But that right only extends to gun ownership in the home, and even then, it's subject to all sorts of restrictions and licensure requirements. Just how strict those requirements can be (could D.C. pass a six-month waiting period for handgun purchases?) will need to be resolved by litigation.

Outside of D.C., nothing has changed. The Heller decision won't affect other cities with gun restrictions as severe as those in D.C. So-called "assault weapon bans" still are valid. All Heller did outside the nation's capital was remove the possibility that Congress might one day pass a blanket federal ban on all firearm ownership, which seemed like a remote possibility, anyway.

Pan back a bit and the cause for skepticism grows. The Bill of Rights never was intended to be a list of the only rights we have; in fact, the founders worried that future generations might interpret it that way, which is why they included the Ninth and Tenth amendments.

Rather, the Bill of Rights includes the rights the founders considered most important, those necessary to secure and preserve all of the others.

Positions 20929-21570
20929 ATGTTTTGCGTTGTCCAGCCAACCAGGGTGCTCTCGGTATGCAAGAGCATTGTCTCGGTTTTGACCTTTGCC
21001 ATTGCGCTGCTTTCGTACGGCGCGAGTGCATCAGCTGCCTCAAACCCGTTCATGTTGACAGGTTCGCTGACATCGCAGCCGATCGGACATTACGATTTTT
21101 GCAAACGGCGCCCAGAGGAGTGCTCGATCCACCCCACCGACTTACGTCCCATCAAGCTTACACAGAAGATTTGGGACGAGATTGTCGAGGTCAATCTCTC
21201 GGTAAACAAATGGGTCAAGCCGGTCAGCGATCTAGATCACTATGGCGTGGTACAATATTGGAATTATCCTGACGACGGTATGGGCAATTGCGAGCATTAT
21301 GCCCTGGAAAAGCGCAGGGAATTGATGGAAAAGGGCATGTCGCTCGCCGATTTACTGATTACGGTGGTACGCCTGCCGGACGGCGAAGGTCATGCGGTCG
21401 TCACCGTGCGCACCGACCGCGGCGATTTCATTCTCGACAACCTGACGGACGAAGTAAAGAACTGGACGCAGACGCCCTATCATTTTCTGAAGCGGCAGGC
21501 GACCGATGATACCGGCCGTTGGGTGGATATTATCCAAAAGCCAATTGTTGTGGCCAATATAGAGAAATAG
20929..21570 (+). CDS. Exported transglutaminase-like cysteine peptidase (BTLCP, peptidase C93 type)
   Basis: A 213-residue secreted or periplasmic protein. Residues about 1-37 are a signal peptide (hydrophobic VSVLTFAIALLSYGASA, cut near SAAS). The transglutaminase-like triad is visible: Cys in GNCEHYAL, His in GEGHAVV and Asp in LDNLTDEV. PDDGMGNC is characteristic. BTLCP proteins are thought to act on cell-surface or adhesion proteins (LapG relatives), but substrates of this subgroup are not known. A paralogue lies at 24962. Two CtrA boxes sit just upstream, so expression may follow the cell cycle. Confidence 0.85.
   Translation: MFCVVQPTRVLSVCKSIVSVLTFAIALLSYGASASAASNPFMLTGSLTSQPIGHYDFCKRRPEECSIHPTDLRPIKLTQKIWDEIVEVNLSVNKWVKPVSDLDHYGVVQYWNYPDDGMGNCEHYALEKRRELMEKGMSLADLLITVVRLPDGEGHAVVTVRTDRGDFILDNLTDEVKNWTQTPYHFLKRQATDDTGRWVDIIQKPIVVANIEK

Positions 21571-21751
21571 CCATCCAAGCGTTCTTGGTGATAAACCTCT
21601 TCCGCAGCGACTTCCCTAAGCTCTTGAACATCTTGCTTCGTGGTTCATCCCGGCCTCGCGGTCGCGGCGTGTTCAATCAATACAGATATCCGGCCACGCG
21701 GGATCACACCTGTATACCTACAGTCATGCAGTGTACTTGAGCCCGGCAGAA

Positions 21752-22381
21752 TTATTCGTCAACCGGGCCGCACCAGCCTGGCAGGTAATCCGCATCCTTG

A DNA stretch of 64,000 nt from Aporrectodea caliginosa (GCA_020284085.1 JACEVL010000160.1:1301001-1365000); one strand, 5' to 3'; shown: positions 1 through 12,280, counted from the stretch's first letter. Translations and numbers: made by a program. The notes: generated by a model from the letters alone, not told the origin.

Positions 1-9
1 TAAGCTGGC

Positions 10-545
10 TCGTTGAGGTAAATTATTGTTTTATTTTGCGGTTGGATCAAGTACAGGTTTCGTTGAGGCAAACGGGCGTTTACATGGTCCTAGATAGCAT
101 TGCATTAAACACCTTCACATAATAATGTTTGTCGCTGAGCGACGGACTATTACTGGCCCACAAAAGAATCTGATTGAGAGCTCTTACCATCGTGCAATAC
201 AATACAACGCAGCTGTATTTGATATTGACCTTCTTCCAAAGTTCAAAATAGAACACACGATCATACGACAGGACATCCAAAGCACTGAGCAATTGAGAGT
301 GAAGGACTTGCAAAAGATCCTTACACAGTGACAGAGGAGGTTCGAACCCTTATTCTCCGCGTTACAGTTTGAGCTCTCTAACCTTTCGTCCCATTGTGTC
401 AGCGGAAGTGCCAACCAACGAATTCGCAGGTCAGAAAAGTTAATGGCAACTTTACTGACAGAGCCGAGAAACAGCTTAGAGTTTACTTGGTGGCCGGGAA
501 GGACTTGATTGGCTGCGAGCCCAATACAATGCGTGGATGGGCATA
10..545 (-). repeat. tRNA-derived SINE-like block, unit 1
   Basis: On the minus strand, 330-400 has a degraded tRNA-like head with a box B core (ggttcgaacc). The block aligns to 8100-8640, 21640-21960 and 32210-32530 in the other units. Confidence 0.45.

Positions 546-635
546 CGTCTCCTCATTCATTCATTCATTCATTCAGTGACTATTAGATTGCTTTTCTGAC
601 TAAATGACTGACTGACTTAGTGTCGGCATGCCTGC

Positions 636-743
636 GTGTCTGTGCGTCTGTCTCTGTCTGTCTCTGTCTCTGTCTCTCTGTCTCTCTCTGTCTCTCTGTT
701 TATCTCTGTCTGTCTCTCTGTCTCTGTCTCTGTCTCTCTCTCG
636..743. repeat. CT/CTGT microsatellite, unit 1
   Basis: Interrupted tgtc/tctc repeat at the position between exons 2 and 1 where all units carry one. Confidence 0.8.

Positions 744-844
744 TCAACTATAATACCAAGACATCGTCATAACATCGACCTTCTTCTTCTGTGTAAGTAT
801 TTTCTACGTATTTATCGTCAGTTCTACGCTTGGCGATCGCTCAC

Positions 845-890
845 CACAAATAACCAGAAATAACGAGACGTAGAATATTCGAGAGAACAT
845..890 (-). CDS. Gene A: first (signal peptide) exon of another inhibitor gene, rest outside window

The right to bear arms appears second on the list. And yet even here, on an issue that's become a central tenet of conservative philosophy, we have a decision written by the Court's most conservative justice that can't even uphold the second addition to the Bill of Rights without a series of caveats, exceptions, and asides. And it's a ruling that, practically speaking, applies that right to only a sliver of the country's 300 million residents.

As the short-lived "federalism revolution" demonstrates, an incrementalist approach to winning back the liberties we've lost over the years isn't likely to be successful. Indeed, the general trajectory of the Court over American history has—with some exceptions—been toward more power for the government at the expense of individual liberty, not the other way around.

Heller was a symbolic victory, and the lawyers who brought the longshot case should be commended. But time will tell if this symbolic victory evolves into a practical one.

For now, we're still a long way from a blanket, real-world right to keep and bear arms.

Radley Balko is a senior editor of reason. A version of this article originally appeared on FoxNews.com.